• Children having a particular health condition, like a protracted infection.
  • The children who are exposed to lead.
  • Drinking more than 24 ounces of cow, goat or soy milk can also lead to iron deficiency in children.

Teenage girls are also vulnerable to this deficiency once their menstruation starts. The loss of blood can make them iron deficient.

Prevention and Treatment

Some basic rules that need to be followed strictly to help your child develop and grow in a healthy fashion are:

Introduce a Balanced Diet

Make sure your child is eating everything. From green vegetables to meat, poultry, fish, oats to iron fortified cereals and breads, try to include a little bit of everything in their diet. From six months onwards when you introduce solids to your child, make sure they get a taste of everything. Older children can take a variety of other food that is iron rich. Both natural foods and the ones fortified with iron are essential for children to grow and develop properly. If you think your child is not getting enough iron from his/her diet, don’t hesitate to consult the doctor about starting oral supplements.

Increase Absorption of Iron

If a child is taking sufficient amount of iron and still showing symptoms of deficiency parents may consider to improve the absorption of iron in his/her body. Many a time even if we are consuming enough iron, our bodies are incapable of absorbing it, hence leaving us iron deficient. The best and the easiest way to increase iron absorption in the body is to increase vitamin C intake. Vitamin C helps the body to absorb dietary iron. In order to increase vitamin C level in the body introduce fruits like melons, strawberries, kiwi, broccoli, potatoes and tomatoes etc.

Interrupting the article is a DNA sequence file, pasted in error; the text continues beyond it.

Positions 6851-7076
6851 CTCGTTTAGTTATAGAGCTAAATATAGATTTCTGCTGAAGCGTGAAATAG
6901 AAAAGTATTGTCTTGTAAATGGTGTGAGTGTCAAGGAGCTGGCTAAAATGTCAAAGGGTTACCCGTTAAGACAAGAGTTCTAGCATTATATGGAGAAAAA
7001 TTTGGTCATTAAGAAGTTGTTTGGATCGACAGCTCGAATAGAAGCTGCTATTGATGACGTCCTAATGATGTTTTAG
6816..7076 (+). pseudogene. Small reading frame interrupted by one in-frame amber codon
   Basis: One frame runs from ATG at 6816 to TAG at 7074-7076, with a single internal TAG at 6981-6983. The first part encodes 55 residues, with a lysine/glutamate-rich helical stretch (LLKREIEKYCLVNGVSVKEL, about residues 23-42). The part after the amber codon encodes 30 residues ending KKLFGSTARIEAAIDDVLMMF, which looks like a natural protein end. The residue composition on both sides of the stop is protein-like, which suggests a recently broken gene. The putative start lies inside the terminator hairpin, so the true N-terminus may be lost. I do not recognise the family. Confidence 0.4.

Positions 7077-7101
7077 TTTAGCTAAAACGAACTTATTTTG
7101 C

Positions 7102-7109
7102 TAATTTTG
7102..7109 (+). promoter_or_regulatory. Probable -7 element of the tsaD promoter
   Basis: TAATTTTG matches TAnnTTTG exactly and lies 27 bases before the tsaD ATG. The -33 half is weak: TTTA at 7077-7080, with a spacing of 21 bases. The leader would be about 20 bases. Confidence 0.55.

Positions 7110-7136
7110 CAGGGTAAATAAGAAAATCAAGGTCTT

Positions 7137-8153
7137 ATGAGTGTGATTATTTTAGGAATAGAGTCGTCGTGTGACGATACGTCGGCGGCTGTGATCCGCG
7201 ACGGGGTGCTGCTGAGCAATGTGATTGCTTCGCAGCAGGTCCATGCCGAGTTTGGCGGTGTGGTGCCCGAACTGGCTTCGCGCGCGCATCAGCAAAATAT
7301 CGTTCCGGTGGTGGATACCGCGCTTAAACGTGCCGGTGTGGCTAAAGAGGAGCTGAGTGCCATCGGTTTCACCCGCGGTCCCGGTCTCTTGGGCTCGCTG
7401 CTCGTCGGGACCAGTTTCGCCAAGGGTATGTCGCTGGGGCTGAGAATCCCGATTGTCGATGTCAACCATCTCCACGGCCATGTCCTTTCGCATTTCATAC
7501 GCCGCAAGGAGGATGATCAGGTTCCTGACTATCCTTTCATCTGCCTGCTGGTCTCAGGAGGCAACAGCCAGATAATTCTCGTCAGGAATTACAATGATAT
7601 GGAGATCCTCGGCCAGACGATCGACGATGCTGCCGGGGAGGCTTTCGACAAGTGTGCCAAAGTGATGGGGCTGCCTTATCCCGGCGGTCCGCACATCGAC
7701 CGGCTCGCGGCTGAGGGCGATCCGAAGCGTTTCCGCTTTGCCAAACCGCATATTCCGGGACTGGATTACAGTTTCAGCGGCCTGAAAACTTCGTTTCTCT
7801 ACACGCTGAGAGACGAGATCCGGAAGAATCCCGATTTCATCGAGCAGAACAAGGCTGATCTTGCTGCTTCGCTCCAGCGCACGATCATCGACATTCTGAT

Breast Feed or Use Iron Fortified Formula

Iron in breast milk is easily absorbed by the baby’s body as compared to formula. This is one of the many reasons why breast feeding is recommended for at least one year. If your baby is on formula, make sure to use an iron fortified formula. Cow’s milk is not a good source of iron for babies. This is why cow’s milk should not be introduced to babies especially before they turn one. If you must introduce cow’s milk to your baby wait till he or she turns one.


For children who are anemic or at a risk of being anemic, oral supplements can be started after consulting the doctor or pediatrician. Iron supplements are available in forms of drops, syrups and tablets for children of different ages and needs.

Regular Check-up

The American Academy of Pediatricians recommends all infants between 9-12 months be checked for iron deficiency and dealt accordingly. It is always good to be regular with checkups regarding your children’s health. The earlier the deficiency is detected the easier it is to cure it before it turns into a disease.

About the Author

Posted by: M. Isaac / Senior writer

A graduate in biological sciences and a PhD scholar (NCBA&E University, Lahore), M. Isaac combines his vast experience with a keen and critical eye to create practical and inherently engaging content on the human body. His background as a researcher and instructor at a secondary school enables him to best understand the needs of the beginner level learners and the amateur readers and educate them about how their body works, and how they can adopt a healthier lifestyle.